CTS is one of the top coaching organizations in the world.   Study this video below and listen to Dylan’s complaints about many of the Zwift plans and workouts.  Take notes.  He gives a lot of clues as to how to design good plans and workouts.  As Dylan points out Zwift is great,  it’s just that some or many plans and workouts are of poor design.  This video can take you a long way into designing or choosing a good winter plan.  I really believe many of the ideas presented in this video represents the view of many of the top coaches.  To repeat Zwift is great for group rides and racing, it can also create winter consistency for many cyclists.  In addition, there are some quality workouts and plans in Zwift but you need to do a careful evaluation to pick something that makes sense for your goals.

Dylan might sound negative about Zwift workouts and plans.  I believe he is primarily stating how many of these plans and workouts don’t follow well established best practices.  He is also selling his coaching; we understand this.  I believe most and possibly all of his points are true regardless of his motive.  I will say not every fact is clear for example Dylan states putting the high intensity at the beginning of a workout.  I am 100% sure what he means is putting high-intensity shortly after a proper warm-up.  

Warmup, warmup, warmup
A warmup is so important, it will significantly reduce the chances of musculoskeletal damage. Your warmup should build to prepare you for the effort to come.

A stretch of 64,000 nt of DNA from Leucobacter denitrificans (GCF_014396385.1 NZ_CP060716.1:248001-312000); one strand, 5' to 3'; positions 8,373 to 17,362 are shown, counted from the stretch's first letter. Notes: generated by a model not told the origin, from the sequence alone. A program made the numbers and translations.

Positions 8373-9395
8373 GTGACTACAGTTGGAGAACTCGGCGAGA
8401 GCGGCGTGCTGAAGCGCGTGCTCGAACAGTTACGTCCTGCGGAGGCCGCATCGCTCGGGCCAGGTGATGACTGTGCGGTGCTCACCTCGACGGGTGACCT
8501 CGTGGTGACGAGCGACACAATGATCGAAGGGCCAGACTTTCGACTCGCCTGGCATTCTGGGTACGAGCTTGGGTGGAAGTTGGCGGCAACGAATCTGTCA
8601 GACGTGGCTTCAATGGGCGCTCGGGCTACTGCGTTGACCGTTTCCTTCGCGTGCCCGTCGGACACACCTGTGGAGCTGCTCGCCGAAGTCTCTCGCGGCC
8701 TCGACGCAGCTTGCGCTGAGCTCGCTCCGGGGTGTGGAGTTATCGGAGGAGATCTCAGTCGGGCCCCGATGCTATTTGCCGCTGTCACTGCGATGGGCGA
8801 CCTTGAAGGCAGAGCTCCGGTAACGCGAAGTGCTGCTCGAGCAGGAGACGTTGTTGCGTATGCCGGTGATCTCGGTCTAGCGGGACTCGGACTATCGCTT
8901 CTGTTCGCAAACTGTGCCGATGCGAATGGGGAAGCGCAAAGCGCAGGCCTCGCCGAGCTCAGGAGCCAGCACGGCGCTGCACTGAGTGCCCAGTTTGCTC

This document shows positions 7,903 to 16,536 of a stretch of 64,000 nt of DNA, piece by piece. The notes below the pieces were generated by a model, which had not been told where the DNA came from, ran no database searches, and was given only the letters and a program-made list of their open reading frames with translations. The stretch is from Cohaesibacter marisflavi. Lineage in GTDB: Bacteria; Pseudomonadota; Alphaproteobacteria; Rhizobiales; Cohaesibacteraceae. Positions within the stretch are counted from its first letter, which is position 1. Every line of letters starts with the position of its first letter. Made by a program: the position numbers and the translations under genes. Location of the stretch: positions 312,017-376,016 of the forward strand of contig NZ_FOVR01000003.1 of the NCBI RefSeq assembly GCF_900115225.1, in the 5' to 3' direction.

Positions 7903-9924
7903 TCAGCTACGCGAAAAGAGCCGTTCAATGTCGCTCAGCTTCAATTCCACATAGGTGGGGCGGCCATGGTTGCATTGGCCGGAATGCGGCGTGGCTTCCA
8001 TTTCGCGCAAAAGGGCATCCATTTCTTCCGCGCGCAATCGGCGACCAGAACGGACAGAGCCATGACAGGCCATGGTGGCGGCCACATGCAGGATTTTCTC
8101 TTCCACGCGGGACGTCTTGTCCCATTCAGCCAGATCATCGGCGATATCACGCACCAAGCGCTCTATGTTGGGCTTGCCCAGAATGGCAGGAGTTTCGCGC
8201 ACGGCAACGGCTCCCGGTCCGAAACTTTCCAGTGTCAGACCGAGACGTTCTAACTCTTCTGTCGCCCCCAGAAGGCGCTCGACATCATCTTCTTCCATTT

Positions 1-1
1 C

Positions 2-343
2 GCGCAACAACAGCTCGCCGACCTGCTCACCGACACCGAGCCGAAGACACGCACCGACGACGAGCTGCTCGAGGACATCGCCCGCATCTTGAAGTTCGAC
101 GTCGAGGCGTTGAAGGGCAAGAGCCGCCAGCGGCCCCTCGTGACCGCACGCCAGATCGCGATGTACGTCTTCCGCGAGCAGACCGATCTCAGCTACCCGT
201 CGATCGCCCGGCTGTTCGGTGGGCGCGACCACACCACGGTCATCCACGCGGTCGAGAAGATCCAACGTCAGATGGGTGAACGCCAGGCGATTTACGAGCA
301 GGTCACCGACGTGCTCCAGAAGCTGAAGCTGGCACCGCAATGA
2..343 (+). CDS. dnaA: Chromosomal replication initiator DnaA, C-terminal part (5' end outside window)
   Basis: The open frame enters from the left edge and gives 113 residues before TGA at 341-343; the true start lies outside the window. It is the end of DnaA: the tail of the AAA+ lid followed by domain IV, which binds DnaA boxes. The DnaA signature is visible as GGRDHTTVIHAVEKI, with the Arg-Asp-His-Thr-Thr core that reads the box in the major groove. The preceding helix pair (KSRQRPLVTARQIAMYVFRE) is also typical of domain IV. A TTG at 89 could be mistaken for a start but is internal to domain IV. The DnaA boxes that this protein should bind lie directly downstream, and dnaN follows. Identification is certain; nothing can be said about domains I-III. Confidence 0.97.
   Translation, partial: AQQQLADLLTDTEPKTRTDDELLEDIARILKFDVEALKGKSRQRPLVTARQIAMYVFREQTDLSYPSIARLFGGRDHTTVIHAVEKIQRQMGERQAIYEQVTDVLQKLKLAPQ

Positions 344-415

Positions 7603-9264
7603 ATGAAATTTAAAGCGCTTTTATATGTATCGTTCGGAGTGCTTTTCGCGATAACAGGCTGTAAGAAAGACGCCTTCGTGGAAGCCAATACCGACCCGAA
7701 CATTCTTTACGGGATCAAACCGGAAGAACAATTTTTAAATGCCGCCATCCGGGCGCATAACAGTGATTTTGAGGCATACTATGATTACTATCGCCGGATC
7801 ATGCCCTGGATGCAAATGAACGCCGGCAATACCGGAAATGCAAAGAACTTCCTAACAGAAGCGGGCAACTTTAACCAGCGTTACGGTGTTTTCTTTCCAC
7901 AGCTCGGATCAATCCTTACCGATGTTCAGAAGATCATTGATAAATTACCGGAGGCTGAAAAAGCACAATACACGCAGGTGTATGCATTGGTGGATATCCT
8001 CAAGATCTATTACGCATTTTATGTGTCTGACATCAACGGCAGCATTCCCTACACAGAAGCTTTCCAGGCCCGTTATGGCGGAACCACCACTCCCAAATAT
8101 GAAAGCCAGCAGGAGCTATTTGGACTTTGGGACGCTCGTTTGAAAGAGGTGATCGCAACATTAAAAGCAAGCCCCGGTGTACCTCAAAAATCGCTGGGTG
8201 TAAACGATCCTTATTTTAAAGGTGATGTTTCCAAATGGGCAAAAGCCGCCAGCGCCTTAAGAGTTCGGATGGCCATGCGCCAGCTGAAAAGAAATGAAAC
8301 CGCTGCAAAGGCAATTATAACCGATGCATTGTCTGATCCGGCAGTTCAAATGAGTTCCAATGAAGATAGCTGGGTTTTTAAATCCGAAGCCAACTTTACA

A proper warm-up typically means 20-minutes. The industry seems to have a trend of reducing the warm-up and cool down times.  I have heard many time-crunched cyclists justify this.  I can assure you it makes about as much sense as going to a fast-food restaurant so you can spend more time on your bike. 

Dylan Johnson - CTS - The Problem with Zwift Workouts and Training Plans
Recovery, recovery, recovery

Did I say recovery?  Build recovery into everything you do.  Recovery is where your gains are made, not in training. You can’t forget this.  Really hard training requires really hard recovery.  Follow hard days with easy ones.  Easy means Z1 power or lower Z2 heart-rate days.  Always build in recovery weeks any time you are doing regular hard-workouts.  Pros become pros through recovery.

Below is  a classic 2-1 monthly pattern.  Two hard weeks followed by 1 easy week.  The bars represent hours per week, or even better is stress per week.

The 2-1 pattern makes sense during race season or other times when you need more event flexibility. Aging riders might benefit from 2-1 as well.

And this is a classic 3-1 pattern

3-1 is the primary bread and butter pattern.